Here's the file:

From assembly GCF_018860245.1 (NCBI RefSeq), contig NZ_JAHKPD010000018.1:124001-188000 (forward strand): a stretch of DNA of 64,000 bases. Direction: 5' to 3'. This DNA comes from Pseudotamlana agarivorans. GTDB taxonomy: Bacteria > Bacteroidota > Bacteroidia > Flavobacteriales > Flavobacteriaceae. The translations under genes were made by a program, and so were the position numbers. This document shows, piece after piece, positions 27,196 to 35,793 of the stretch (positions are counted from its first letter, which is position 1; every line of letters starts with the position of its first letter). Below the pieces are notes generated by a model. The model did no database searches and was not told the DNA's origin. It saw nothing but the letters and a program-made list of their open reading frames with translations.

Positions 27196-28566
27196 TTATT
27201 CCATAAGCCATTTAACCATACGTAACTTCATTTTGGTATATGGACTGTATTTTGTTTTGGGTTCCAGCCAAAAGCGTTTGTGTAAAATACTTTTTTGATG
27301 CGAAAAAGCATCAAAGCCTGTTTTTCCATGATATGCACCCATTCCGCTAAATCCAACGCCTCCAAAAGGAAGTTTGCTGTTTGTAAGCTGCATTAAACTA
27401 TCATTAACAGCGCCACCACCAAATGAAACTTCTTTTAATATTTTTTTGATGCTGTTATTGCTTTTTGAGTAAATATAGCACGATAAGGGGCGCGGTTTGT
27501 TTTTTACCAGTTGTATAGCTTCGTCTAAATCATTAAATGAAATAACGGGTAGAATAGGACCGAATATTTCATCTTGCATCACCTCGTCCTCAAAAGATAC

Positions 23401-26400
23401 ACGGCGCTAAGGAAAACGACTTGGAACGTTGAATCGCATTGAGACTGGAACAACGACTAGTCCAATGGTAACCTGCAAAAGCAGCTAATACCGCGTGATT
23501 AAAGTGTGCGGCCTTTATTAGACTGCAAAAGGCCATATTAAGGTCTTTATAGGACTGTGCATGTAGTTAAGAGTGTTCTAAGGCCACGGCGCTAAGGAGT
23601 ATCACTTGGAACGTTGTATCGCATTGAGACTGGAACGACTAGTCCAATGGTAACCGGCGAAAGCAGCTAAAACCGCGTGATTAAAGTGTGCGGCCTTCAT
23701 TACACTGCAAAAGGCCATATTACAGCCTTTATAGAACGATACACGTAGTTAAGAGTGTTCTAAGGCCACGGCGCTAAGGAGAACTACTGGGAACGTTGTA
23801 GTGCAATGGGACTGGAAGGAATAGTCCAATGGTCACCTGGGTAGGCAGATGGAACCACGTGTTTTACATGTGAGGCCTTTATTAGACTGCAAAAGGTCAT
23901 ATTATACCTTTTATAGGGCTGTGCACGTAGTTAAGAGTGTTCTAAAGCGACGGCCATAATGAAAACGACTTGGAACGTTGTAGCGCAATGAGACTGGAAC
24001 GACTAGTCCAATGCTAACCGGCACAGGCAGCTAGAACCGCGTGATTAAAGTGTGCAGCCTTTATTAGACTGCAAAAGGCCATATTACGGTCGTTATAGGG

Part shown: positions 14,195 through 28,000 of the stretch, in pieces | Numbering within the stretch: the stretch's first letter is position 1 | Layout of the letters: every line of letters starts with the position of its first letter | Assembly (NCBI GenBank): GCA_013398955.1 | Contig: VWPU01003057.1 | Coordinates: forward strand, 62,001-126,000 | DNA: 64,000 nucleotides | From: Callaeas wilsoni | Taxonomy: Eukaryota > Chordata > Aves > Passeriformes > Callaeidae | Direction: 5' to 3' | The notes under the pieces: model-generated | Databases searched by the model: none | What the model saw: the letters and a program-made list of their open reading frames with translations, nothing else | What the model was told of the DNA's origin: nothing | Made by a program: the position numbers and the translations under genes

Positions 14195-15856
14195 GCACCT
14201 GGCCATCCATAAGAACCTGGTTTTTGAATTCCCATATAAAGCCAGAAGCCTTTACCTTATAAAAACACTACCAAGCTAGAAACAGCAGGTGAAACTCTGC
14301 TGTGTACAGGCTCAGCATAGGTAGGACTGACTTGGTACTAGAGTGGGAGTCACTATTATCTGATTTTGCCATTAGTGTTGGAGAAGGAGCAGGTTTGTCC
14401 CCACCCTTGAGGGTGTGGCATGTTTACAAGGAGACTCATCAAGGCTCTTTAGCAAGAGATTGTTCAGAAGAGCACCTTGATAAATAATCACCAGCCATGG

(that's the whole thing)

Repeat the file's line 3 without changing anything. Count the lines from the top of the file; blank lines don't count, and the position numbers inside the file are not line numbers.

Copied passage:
27196 TTATT